AMP Capital chief economist Shane Oliver says this isn’t the first time US central bank has cut rates despite a growing economy.
As widely expected, the Fed cut rates by another 0.25 per cent taking it to a range of 1.75 per cent to 2 per cent, for the second cut this year.
Mr Oliver said that while the Fed remains optimistic on the outlook for the US economy and made no significant changes to its economic forecasts, as with the July cut it’s basically taking out insurance given ongoing threats to the US outlook from the trade war and slower global growth at the same time that inflation is still running just below target.
“The current easing cycle remains a bit like the Fed easings of 1987 after the share market crash and in 1998 after the LTCM hedge fund crisis – that saw the Fed cut despite solid growth in order take out insurance in case there was a negative flow-on to the economy,” he said.
AMP Capital predicts that another 25 basis point easing is likely, either in October or December. Mr Oliver said the risks to the growth outlook, particularly on trade, won’t go away quickly and that the Fed appears to have taken the decision that it’s easier to control a rise in inflation than a further slide or deflation.
“Fed Chair [Jerome] Powell did not seem too concerned about liquidity stresses in the US money market (which look related to corporate tax payments, higher budget deficits and the impact of quantitative tightening) but he did indicate that the Fed may need to resume allowing its balance sheet to grow with the economy,” Mr Oliver said.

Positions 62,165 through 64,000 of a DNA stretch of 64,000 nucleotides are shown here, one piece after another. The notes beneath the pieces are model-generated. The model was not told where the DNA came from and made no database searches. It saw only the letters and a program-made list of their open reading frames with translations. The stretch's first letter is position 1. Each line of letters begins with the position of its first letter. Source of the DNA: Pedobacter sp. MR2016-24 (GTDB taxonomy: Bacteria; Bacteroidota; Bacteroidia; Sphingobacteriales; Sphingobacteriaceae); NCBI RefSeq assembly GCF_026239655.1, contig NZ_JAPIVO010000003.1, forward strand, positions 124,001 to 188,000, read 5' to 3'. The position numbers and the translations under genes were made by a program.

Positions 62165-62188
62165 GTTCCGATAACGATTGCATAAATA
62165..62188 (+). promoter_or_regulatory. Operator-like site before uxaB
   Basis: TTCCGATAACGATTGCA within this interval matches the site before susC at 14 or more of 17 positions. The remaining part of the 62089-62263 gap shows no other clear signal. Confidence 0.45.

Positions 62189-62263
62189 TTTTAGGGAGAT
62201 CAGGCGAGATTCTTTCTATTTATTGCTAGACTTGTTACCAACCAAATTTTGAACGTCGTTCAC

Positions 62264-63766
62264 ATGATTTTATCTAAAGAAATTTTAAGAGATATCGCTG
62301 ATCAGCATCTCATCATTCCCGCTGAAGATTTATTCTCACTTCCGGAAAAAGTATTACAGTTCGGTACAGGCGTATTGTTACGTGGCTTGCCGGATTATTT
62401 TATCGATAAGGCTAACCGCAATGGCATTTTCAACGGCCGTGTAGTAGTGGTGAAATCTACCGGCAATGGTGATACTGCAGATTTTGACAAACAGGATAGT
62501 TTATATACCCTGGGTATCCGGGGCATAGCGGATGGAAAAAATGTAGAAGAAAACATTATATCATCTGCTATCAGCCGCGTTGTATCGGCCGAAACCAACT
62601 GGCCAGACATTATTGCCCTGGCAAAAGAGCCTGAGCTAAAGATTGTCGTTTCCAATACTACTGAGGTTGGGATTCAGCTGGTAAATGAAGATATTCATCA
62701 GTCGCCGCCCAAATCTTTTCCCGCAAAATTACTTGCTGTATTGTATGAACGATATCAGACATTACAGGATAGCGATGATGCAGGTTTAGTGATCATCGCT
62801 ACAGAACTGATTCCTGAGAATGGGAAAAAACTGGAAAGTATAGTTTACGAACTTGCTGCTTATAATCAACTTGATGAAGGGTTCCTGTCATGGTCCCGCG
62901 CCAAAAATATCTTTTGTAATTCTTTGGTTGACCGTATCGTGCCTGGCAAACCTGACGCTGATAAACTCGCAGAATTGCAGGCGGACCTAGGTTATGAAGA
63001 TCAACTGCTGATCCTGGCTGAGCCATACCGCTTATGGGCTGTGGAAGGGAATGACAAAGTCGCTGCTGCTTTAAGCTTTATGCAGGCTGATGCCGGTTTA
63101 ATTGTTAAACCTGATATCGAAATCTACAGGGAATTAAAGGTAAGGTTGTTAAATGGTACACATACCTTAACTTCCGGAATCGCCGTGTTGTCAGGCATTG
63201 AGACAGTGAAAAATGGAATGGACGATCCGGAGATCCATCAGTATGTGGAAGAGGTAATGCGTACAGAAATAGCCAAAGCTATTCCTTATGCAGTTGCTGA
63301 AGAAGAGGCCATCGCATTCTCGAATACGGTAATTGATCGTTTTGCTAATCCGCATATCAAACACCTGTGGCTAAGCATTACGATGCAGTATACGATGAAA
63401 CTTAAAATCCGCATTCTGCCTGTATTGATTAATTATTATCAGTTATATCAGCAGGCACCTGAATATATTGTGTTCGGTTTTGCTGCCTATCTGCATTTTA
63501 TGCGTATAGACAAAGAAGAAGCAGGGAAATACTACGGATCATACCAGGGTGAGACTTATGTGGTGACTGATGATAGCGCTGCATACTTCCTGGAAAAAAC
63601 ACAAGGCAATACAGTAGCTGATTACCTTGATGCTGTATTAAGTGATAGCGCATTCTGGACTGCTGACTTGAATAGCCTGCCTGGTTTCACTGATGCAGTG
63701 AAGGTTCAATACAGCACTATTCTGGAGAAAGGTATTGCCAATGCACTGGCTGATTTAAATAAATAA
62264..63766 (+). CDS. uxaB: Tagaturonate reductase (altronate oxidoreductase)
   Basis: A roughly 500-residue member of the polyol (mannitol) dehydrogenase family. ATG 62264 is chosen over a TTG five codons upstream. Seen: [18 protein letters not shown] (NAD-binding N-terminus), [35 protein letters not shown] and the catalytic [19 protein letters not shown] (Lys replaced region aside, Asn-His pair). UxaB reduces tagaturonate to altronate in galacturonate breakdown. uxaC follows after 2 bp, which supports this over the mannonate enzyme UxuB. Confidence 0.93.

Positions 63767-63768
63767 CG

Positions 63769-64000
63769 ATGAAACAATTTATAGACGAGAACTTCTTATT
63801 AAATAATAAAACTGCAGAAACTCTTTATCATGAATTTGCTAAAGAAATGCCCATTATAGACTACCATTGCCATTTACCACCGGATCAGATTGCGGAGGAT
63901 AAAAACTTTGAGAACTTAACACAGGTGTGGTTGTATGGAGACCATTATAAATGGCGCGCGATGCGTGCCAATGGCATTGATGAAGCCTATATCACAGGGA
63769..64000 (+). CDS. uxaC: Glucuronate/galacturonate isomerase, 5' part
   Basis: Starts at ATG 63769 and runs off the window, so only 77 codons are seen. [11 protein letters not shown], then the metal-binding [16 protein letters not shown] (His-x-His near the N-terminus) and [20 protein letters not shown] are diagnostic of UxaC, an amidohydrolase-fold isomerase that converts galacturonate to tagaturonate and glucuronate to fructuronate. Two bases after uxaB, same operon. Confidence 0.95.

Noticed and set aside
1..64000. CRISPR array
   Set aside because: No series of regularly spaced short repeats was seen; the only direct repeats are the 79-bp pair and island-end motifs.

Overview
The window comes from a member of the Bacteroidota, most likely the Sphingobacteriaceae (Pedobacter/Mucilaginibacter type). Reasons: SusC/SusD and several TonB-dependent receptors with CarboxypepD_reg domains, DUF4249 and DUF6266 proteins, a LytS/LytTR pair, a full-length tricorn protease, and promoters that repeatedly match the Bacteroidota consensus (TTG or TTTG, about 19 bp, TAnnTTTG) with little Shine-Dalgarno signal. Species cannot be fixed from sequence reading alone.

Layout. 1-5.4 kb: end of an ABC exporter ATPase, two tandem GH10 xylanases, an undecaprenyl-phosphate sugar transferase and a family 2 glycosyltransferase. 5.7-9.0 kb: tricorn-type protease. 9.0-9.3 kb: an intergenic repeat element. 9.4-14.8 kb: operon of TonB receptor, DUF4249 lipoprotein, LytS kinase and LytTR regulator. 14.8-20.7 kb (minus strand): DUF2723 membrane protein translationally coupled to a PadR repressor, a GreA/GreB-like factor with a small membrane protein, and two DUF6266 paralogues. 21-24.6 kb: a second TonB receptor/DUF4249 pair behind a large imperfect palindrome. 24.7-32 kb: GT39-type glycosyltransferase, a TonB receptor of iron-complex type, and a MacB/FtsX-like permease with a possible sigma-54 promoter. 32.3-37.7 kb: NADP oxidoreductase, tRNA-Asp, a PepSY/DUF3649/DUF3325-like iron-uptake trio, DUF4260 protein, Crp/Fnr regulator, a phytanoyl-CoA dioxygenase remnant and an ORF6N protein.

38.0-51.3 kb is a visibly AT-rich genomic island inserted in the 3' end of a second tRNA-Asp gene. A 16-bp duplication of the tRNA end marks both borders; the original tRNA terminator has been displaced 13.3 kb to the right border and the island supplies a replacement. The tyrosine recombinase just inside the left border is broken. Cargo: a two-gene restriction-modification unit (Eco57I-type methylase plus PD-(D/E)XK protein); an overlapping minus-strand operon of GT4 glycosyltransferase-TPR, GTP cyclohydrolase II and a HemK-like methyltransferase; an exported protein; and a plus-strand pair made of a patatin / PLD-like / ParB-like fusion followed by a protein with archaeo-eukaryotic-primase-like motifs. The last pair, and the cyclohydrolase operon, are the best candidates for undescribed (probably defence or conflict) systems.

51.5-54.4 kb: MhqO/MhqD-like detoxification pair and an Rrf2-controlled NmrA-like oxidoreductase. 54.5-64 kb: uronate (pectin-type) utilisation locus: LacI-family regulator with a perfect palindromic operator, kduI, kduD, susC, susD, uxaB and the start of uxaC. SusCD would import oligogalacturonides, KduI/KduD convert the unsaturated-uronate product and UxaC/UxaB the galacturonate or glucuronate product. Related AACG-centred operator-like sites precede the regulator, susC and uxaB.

“This is not quite QE and it’s much smaller but it would ease liquidity stresses. In the meantime, the New York Fed is continuing to address the issue by injecting funds into the money market (via repurchase operations).”
Nikko Asset Management chief global strategist John Vail noted that markets remained relatively stable after the Fed’s announcement, indicating that its guidance to the markets was successful and that the markets broadly agree with the result given the conflicting macro data, the trade war and the other major geopolitical uncertainties extant, with equities tending to look on the bright side and bonds looking on the dark side.
“There were tweaks to the statement, the projections of macro-economic data and the dots, but nothing very significant in sum, with some tweaks being dovish and some more hawkish,” Mr Vail said.
“Just like the rest of the world, the Fed is waiting for key political issues to be resolved before making major commitments.”
Like AMP Capital, Nikko Asset Management expects another 25 basis points cut in the fourth quarter. However, Mr Vail says beyond that the outlook is dependent on “data and politics”.